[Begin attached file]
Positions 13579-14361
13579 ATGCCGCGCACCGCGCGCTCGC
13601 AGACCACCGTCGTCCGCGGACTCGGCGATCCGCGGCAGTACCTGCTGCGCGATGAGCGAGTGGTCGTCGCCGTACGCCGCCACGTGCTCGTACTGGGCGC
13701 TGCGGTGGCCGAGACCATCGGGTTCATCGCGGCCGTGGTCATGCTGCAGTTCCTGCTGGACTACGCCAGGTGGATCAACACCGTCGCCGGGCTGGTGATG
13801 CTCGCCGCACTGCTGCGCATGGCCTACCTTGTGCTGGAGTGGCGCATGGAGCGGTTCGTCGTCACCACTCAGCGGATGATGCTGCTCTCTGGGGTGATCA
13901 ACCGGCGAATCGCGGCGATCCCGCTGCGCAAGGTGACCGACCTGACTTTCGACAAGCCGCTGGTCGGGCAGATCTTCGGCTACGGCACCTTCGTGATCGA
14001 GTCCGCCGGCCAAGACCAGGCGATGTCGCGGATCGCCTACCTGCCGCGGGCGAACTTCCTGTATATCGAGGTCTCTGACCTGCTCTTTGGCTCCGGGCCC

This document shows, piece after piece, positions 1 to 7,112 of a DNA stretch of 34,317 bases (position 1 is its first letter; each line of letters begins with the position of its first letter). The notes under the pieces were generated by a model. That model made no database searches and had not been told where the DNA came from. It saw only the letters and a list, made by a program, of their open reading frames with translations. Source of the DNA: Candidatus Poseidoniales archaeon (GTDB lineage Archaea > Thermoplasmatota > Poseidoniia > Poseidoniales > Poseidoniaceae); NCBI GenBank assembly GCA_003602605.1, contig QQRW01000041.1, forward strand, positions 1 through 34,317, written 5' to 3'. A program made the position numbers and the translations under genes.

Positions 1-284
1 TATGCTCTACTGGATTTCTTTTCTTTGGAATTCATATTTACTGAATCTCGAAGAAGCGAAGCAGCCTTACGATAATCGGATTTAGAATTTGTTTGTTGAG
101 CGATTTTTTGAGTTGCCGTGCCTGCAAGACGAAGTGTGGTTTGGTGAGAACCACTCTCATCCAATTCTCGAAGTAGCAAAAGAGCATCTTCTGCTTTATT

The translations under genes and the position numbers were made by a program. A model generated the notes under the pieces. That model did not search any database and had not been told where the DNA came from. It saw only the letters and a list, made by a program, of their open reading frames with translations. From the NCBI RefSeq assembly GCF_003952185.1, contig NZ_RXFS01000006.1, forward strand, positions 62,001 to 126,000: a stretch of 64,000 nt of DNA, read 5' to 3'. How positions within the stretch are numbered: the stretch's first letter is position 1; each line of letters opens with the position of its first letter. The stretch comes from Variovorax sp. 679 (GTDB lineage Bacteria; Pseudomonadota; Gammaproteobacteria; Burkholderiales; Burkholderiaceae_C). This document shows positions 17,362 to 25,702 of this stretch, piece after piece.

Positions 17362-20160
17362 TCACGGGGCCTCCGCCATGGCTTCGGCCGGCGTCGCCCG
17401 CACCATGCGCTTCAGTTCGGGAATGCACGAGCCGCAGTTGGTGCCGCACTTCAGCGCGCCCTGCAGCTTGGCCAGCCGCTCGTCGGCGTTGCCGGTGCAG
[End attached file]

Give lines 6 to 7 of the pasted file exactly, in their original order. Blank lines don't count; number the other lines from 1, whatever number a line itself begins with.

13901 ACCGGCGAATCGCGGCGATCCCGCTGCGCAAGGTGACCGACCTGACTTTCGACAAGCCGCTGGTCGGGCAGATCTTCGGCTACGGCACCTTCGTGATCGA
14001 GTCCGCCGGCCAAGACCAGGCGATGTCGCGGATCGCCTACCTGCCGCGGGCGAACTTCCTGTATATCGAGGTCTCTGACCTGCTCTTTGGCTCCGGGCCC